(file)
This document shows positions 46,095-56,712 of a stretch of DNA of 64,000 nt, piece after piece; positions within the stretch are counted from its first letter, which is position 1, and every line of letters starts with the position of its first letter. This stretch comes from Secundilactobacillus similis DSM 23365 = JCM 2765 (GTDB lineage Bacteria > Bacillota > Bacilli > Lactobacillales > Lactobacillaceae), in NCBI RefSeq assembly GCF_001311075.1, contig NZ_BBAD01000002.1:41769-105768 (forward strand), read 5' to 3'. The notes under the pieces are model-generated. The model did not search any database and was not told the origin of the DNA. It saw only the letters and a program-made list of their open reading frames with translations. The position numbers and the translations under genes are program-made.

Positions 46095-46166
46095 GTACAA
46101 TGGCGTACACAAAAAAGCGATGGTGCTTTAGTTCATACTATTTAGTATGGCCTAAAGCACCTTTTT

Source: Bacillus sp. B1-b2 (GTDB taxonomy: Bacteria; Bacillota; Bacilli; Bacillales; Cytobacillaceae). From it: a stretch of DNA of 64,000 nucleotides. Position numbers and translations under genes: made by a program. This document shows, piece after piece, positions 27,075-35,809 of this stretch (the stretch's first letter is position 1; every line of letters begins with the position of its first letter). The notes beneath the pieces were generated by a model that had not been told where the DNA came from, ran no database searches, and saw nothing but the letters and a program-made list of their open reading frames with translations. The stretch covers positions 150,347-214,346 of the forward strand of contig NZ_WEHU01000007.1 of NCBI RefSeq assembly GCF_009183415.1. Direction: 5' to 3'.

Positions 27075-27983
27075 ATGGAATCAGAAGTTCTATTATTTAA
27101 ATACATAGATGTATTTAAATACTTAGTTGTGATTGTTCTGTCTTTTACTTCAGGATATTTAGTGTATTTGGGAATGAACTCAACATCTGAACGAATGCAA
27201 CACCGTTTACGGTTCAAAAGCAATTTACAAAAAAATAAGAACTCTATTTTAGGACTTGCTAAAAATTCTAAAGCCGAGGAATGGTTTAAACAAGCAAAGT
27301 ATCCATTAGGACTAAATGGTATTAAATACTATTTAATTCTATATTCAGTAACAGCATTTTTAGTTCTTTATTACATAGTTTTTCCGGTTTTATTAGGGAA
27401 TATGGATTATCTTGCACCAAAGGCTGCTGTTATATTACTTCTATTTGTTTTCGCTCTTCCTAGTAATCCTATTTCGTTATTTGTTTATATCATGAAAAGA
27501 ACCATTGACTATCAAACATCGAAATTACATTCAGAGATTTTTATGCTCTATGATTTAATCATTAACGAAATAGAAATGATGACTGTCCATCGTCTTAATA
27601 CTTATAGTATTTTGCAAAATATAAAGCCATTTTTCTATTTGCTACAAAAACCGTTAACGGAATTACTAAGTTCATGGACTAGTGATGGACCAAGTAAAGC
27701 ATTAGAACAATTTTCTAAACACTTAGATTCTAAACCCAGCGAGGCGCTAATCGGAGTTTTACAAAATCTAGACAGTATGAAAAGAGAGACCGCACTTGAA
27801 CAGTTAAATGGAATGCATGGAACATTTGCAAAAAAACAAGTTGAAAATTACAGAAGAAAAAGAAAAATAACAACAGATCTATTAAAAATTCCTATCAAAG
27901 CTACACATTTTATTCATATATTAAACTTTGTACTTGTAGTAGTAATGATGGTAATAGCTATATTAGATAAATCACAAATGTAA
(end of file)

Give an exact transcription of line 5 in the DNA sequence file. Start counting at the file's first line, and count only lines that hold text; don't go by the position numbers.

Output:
Source: Bacillus sp. B1-b2 (GTDB taxonomy: Bacteria; Bacillota; Bacilli; Bacillales; Cytobacillaceae). From it: a stretch of DNA of 64,000 nucleotides. Position numbers and translations under genes: made by a program. This document shows, piece after piece, positions 27,075-35,809 of this stretch (the stretch's first letter is position 1; every line of letters begins with the position of its first letter). The notes beneath the pieces were generated by a model that had not been told where the DNA came from, ran no database searches, and saw nothing but the letters and a program-made list of their open reading frames with translations. The stretch covers positions 150,347-214,346 of the forward strand of contig NZ_WEHU01000007.1 of NCBI RefSeq assembly GCF_009183415.1. Direction: 5' to 3'.